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Browsing named entities in A Dictionary of Greek and Roman biography and mythology (ed. William Smith). You can also browse the collection for 460 BC or search for 460 BC in all documents.

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Demo'critus (*Dhmo/kritos), was a native of Abdera in Thrace, an Ionian colony of Teos. (Aristot. Cael. 3.4, Meteor. 2.7, with Ideler's note.) Some called him a Milesian, and the name of his father too is stated differently. (D. L. 9.34, &c.) His birth year was fixed hy Apollodorus in Ol. 80. 1, or B. C. 460, while Thrasyllus had referred it to Ol. 77. 3. (Diog. Laert. l.c. § 41, with Menage's note; Gellius, 17.21 ; Clinton, F. H. ad ann. 460.) Democritus had called himself forty years younger than Anaxagoras. His father, Hegesistratus,--or as others called him Damasippus or Athenocritus,--was possessed of so large a property, that he was able to receive and treat Xerxes on his march through Abdera. Democritus spent the inheritance, which his father left him, on travels into distant countries, which he undertook to satisfy his extraordinary thirst for knowledge. He travelled over a great part of Asia, and, as some state, he even reached India and Aethiopia. (Cic. de Fin. 5.19; Strabo
ve the clear testimony of Aristotle (Poct. 5.3), that all the poets before Magnes furnished their choruses at their own expense, whereas the name of a person who was choragus for Ecphantides is mentioned also by Aristotle. (Polit. 8.6.) Again, a certain Androcles, to whom Cratinus and Telecleides often refer, was also attacked by Ecphantides, who could not, therefore, have flourished long before those poets. (Schol. Aristoph. Wasps 1182.) The date of Ecphantides may be placed about Ol. 80 (B. C. 460), and onwards. The meaning of the surname of *Kapni/as, which was given to Ecphantides by his rivals, has been much disputed, but it seems to imply a mixture of subtlety and obscurity. He ridiculed the rudeness of the old Megaric comedy, and was himself ridiculed on the same ground by Cratinus, Aristophanes, and others. (Hesych. s. v. *Kapni/as; Schol. Aristoph. Wasps 151; Näke, Choeril. p. 52; Lehrs, Quaest. Epic. p. 23; Meineke, p. 36.) There is only one certain title of a play by Ecph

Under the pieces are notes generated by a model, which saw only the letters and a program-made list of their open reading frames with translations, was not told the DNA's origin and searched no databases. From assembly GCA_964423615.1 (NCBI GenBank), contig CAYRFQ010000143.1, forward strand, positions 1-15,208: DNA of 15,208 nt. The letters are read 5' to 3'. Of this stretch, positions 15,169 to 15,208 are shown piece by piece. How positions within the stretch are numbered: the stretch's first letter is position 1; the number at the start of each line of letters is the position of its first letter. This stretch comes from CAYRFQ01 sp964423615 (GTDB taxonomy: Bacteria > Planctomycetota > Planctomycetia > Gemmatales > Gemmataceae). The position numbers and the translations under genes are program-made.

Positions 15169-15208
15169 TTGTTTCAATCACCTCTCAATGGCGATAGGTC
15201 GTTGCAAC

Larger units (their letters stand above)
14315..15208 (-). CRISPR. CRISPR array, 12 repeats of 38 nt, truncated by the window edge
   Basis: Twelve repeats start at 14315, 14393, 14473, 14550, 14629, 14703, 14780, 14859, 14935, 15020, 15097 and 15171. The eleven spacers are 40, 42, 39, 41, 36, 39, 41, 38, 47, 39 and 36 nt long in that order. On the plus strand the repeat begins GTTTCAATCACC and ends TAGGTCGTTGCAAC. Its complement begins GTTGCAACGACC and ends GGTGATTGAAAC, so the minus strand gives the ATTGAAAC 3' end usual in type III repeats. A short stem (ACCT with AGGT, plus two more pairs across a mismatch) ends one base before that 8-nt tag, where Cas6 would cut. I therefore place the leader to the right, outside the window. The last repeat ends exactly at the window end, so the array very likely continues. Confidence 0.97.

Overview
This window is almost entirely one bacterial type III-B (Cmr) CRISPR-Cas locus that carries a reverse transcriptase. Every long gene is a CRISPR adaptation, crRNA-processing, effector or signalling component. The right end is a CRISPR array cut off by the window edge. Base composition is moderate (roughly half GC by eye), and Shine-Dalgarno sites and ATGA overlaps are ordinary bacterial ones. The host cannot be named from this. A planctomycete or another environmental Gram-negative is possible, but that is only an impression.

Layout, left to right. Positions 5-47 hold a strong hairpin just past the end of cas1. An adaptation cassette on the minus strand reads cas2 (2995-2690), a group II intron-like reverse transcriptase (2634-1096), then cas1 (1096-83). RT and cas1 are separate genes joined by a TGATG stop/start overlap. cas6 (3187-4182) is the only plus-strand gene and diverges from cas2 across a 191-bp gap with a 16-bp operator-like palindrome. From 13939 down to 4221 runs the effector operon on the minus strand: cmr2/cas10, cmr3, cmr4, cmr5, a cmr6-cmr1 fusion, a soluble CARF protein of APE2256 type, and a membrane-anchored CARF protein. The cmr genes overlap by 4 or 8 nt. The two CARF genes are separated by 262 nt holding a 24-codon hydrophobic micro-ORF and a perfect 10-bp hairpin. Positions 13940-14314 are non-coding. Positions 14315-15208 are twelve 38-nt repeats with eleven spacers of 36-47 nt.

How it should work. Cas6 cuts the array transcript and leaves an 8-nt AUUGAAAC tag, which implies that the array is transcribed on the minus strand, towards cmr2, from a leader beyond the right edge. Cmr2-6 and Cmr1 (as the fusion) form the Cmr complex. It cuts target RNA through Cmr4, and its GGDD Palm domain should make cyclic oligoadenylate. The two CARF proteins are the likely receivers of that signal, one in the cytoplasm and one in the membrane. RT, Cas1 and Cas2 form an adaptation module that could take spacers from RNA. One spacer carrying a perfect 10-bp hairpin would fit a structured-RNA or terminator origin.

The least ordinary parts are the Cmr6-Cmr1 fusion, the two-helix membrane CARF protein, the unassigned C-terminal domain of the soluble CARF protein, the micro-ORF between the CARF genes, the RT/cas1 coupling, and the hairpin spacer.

once a sophist or philosopher and a poet. (Apolog. Socr. p. 20b., Phaed. p. 60d., Phaedr. p. 267a.) According to Maximus Tyrius (Diss. 38.4. p. 225), Evenus was the instructor of Socrates in poetry, a statement which derives some countenance from a passage in Plato (Phaed. l.c.), from which it may also be inferred that Evenus was alive at the time of Socrates's death, but at such an advanced age that he was likely soon to follow him. Eusebius (Chron. Arm.) places him at the 30th Olympiad (B. C. 460) and onwards. His poetry was gnomic, that is, it formed the vehicle for expressing philosophic maxims and opinions. The first six of the epigrams in the Anthology are of this character, and may therefore be ascribed to him with tolerable certainty. Perhaps, too, the fifteenth should be assigned to him. The other Evenus of Paros wrote *)Erwtika/, as we learn from the express testimony of Artemidortus (Oneirocr. 1.5), and from a passage of Arrian (Epictet. 4.9), in which Evenus is mentione
A Dictionary of Greek and Roman biography and mythology (ed. William Smith), (search)
Herdo'nius, Ap'pius a Sabine chieftain, who, in B. C. 460, during the disturbances that preceded tne Terentilian law at Rome, with a band of outlaws and slaves, made himself master of the capitol. The enterprise was so well planned and conducted, that the first intimation of it to the people of Rome was the war-shout and trumpets of the invaders from the summit of the capitoline hill. Herdonius was most probably in league with a section of the patrician party, and especially with the Fabian house, one of whose members, Kaeso Fabius, had recently been exiled for his violence in the comitia. Without some connivance within the city, the exploit of Herdonius seems incredible. At the head of at least 4000 men (Liv. 3.15; Dionys. A. R. 10.14), he dropped down the Tiber, passed unhailed under the walls of Rome, and through the Carmental gate, which, although from a religious feeling (Liv. 2.49; Ov. Fasti, 2.201), it was always open, was certainly not usually unguarded, and ascended the cliv
A Dictionary of Greek and Roman biography and mythology (ed. William Smith), (search)